Columbus had woefully miscalculated—by thousands of miles. Historian Jeffrey Burton Russell explains, "In six stages of calculations, Columbus had cooked the figures to suit himself and reduced the width of the Ocean Sea to 60 degrees, less than a third of the modern figure of 200 degrees for the distance between the Canary Islands and Japan.... Providence—or fool's luck—placed America in the middle of the sea to save him."

Columbus said it was Providence. As he wrote to Ferdinand and Isabella late in his life, "I spent six years here at your royal court, disputing the case with so many people of great authority, learned in all the arts. And finally they concluded that it was all in vain, and they lost interest. In spite of that it later came to pass as Jesus Christ our Savior had predicted and as he had previously announced through the mouths of His holy prophets....I have already said that reason, mathematics, and maps of the world were of no use to me in the execution of the enterprise of the Indies. What Isaiah said was completely fulfilled."

Now here he was, standing in the distant isles of the Indies. So he called the Taino-speaking peoples of the Arawak tribes "Indians." The name, though flatly wrong, stuck.

 

Voice in the storm

After ten weeks of exploring the coastline of Cuba and Hispaniola, continually trading trinkets for gold, Columbus and his men hit a problem. In the wee hours of Christmas morning, a sailor decided to catch some sleep and left the tiller in the hands of a boy. The Santa Maria ran aground.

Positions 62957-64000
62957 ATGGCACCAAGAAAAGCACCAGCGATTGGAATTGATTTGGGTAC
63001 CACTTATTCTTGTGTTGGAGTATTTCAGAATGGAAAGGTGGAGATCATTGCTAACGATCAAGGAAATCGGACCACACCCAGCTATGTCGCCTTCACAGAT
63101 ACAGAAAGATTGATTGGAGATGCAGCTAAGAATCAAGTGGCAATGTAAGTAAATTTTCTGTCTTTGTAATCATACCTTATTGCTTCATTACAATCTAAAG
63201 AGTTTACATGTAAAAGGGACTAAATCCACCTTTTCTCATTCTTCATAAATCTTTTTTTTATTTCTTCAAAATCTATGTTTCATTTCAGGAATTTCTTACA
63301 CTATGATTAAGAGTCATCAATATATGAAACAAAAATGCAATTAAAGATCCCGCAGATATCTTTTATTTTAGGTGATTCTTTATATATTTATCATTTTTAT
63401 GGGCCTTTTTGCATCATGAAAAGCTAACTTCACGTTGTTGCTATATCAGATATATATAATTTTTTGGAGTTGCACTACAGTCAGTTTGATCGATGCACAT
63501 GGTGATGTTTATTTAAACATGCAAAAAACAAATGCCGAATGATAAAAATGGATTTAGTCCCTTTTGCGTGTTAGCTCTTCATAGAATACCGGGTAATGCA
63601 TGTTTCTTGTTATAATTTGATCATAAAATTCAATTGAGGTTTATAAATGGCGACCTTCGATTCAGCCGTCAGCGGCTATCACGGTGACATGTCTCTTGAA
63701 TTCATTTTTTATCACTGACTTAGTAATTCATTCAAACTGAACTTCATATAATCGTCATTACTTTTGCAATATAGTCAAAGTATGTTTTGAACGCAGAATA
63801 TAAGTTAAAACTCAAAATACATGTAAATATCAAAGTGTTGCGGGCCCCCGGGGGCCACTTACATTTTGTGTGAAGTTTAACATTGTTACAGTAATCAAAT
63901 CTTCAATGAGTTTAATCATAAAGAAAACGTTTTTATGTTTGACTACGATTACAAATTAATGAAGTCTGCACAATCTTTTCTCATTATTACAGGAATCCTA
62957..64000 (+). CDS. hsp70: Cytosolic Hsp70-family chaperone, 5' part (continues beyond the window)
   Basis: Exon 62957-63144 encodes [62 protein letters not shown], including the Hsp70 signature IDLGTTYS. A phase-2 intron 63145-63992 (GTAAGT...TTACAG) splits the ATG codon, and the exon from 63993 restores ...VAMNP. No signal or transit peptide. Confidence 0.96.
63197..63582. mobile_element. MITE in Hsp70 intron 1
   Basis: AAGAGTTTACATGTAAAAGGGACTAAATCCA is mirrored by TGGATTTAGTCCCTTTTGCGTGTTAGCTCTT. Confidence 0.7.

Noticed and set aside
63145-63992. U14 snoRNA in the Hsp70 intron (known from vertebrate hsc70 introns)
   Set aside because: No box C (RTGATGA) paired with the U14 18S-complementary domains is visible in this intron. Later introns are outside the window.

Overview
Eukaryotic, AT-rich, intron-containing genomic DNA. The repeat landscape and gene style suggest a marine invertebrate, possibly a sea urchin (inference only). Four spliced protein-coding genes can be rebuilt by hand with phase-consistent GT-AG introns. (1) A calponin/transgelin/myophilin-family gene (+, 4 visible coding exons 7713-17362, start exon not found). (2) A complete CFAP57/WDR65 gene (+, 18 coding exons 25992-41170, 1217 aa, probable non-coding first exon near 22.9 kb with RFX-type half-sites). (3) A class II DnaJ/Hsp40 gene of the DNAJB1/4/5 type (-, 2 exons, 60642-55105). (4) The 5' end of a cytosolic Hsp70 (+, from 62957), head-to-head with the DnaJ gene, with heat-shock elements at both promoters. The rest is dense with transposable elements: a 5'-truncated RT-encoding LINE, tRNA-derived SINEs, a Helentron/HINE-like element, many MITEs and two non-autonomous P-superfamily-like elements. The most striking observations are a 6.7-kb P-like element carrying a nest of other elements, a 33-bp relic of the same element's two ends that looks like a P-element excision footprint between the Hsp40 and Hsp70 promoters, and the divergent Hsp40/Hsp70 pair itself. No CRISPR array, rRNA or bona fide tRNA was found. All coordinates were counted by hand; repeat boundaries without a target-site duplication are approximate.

But what most would have viewed as a calamity, Columbus did not: "It was a great blessing and the express purpose of God" that his ship ran aground so he would leave some of his men. Yes, the ship was wrecked beyond repair, but now he had lumber— lots of it—for building the necessary fort. He left a small garrison of men with instructions: treat the natives well and don't "injure" the women; explore for gold; seek a place for permanent settlement.

The Nina and Pinta sailed for home in January. On February 12, the ships encountered a frightening storm. Waves broke over the ships, sails had to be lowered, and soon they were driven by the wind until they were wildly lost. "I knew that my life was at the disposal of him who made me," Columbus wrote, "and I have been near death so often....What made it so unbearably painful this time was the thought that after our Lord had been pleased to enflame me with faith and trust in this enterprise, and had crowned it with victory,...His divine Majesty should now choose to jeopardize everything with my death....I tried to console myself with the thought that our Lord would not allow such an enterprise to remain unfinished, which was so much for the exaltation of His Church."

The storm raged on. On February 14th, Columbus gathered his crew on the heaving and rolling deck to pray and make vows. They put chick-peas in a cap and had sailors draw to see which one picked the chick-pea with a cross cut into it. that sailor would go on a holy pilgrimage to a shrine of the Virgin Mary if they landed safely. Columbus drew the cross-marked bean.